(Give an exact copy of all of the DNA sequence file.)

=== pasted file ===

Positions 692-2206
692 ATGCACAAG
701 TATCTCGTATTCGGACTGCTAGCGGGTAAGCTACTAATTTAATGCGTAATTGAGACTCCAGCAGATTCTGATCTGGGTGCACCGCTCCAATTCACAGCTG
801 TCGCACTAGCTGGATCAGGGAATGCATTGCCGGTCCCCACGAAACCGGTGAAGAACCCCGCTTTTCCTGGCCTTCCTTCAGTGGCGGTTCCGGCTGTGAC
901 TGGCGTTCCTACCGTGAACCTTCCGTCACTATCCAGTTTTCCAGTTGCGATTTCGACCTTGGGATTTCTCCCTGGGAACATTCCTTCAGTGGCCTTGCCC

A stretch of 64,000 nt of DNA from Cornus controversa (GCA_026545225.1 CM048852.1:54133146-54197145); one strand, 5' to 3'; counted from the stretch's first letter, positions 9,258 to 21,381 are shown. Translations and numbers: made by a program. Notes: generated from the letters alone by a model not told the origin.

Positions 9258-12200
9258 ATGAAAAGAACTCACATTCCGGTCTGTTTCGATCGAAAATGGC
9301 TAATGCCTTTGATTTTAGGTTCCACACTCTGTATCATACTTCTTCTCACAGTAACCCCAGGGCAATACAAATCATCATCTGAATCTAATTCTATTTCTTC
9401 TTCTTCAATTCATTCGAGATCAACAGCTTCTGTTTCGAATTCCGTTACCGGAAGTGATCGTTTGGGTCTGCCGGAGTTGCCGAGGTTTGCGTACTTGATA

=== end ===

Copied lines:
Positions 692-2206
692 ATGCACAAG
701 TATCTCGTATTCGGACTGCTAGCGGGTAAGCTACTAATTTAATGCGTAATTGAGACTCCAGCAGATTCTGATCTGGGTGCACCGCTCCAATTCACAGCTG
801 TCGCACTAGCTGGATCAGGGAATGCATTGCCGGTCCCCACGAAACCGGTGAAGAACCCCGCTTTTCCTGGCCTTCCTTCAGTGGCGGTTCCGGCTGTGAC
901 TGGCGTTCCTACCGTGAACCTTCCGTCACTATCCAGTTTTCCAGTTGCGATTTCGACCTTGGGATTTCTCCCTGGGAACATTCCTTCAGTGGCCTTGCCC

A stretch of 64,000 nt of DNA from Cornus controversa (GCA_026545225.1 CM048852.1:54133146-54197145); one strand, 5' to 3'; counted from the stretch's first letter, positions 9,258 to 21,381 are shown. Translations and numbers: made by a program. Notes: generated from the letters alone by a model not told the origin.

Positions 9258-12200
9258 ATGAAAAGAACTCACATTCCGGTCTGTTTCGATCGAAAATGGC
9301 TAATGCCTTTGATTTTAGGTTCCACACTCTGTATCATACTTCTTCTCACAGTAACCCCAGGGCAATACAAATCATCATCTGAATCTAATTCTATTTCTTC
9401 TTCTTCAATTCATTCGAGATCAACAGCTTCTGTTTCGAATTCCGTTACCGGAAGTGATCGTTTGGGTCTGCCGGAGTTGCCGAGGTTTGCGTACTTGATA